the only part which can be regarded as a cerebral hemisphere lies laterad of the olfactory lobe. In Dipnoi he finds that the cerebral outgrowth is ventrad. In another paper he says: "In either of these directions in which what may be regarded as the special organ of the mind is projected among these low or generalized forms, there would seem to be mechanical obstacles to any considerable expansion; but dorsally there is opportunity for comparatively unlimited extension, and it is in this direction that the hemispheres begin to develop in the Amphibia and attain such enormous growth in birds and mammals." How far the small brain and presumably stolid intellects brought about the extinction of the huge tertiary mammals may be better understood by the suggestions offered by Professor A. E. Verrill in a lecture at Yale College, entitled "Facts Illustrative of the Darwinian Theory." He shows what an important factor parental instinct is in the evolution of species. He regards the lack of parental care "as one of the probable causes, though usually overlooked, of the extinction of many of the large and powerful reptiles of the Mesozoic age and of the large mammals of the Tertiary." He says: "The very small size of the brain and its low organization in these early animals are now well known, and we are justified in believing that their intelligence or sagacity was correspondingly low. They were doubtless stupid and sluggish in their habits, but probably had great powers of active and passive resistance against correspondingly stupid carnivorous species. But unless the helpless young were protected by their parents, they would quickly have been destroyed; and such species might, in this way, have been rapidly exterminated whenever they came in contact with new forms of carnivorous animals, having the instinct to destroy the new-born young of mammals, and the eggs and young of oviparous reptiles. Thus it would have come about that the more intelligent forms, by the development of the parental instinct for the active protection of their young against their enemies, would have survived longest, and therefore would have transmitted this instinct, with other correlated cerebral developments, to their descendants."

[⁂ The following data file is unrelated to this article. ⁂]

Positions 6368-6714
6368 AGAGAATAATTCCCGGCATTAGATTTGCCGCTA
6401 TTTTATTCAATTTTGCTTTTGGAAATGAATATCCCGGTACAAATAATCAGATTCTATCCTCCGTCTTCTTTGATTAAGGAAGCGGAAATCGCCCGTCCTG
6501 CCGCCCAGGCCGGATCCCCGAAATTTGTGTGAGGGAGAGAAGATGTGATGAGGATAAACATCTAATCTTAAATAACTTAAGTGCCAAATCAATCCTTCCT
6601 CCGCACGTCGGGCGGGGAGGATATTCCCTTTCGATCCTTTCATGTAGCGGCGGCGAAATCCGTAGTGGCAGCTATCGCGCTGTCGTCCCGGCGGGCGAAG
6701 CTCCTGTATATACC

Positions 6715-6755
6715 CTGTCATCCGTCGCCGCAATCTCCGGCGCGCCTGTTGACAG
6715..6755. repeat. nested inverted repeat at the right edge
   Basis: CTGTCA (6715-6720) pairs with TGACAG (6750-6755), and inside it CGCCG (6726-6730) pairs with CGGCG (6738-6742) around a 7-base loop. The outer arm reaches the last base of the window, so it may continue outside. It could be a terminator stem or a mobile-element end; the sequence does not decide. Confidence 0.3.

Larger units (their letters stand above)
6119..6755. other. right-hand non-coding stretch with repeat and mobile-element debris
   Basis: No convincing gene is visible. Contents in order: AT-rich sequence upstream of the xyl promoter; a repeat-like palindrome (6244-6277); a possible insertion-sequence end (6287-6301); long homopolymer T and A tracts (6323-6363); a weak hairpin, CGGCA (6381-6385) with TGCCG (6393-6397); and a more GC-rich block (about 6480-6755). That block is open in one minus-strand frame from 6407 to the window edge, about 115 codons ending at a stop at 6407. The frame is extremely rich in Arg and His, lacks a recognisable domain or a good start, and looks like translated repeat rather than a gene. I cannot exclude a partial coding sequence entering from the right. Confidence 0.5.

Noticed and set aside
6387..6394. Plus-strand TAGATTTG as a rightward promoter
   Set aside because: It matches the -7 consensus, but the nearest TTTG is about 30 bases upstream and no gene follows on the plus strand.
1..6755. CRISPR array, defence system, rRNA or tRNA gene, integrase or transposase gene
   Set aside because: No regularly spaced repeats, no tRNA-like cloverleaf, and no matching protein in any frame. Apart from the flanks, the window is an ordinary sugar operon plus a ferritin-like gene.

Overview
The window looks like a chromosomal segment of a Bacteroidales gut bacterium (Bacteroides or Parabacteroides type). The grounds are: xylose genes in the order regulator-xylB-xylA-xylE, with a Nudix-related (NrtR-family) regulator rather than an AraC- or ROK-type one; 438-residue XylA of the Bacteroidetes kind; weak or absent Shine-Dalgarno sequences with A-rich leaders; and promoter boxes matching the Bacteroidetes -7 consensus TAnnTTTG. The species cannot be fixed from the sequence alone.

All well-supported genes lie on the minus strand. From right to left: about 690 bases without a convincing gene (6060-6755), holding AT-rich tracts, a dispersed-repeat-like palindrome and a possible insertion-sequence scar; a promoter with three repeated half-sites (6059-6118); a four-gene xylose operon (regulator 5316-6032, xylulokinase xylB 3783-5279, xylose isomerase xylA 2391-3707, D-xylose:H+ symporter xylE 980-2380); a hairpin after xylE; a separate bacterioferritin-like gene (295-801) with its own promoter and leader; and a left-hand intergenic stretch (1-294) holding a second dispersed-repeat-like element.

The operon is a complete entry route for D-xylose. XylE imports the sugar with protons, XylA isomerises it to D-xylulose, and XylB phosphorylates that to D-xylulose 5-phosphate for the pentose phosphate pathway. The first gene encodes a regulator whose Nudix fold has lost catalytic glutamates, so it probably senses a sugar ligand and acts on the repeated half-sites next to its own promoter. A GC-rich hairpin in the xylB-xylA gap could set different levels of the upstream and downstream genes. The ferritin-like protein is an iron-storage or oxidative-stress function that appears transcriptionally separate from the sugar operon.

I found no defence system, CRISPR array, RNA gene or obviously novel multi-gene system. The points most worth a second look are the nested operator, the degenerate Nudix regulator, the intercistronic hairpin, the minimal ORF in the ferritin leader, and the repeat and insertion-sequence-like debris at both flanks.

Professor John Fiske, in his "Cosmic Philosophy," arrived at a similar conclusion in regard to early man. He showed that, when variations in intelligence became more important than variations in physical structure, then they were seized upon, to the relative exclusion of the latter.
The derivative theory has not only clearly revealed the fact that animals have been derived from pre-existing forms, but it shows even more clearly that organs have been evolved as well. It is difficult, in a general review of this nature, to separate clearly the two classes of facts.
Professor Cope has traced the genesis of the quadritubercular
- "American Naturalist," vol. xxi, p. 546.
- "Science," vol. i, p. 303.
- "American Naturalist," vol. xvii, p. 407.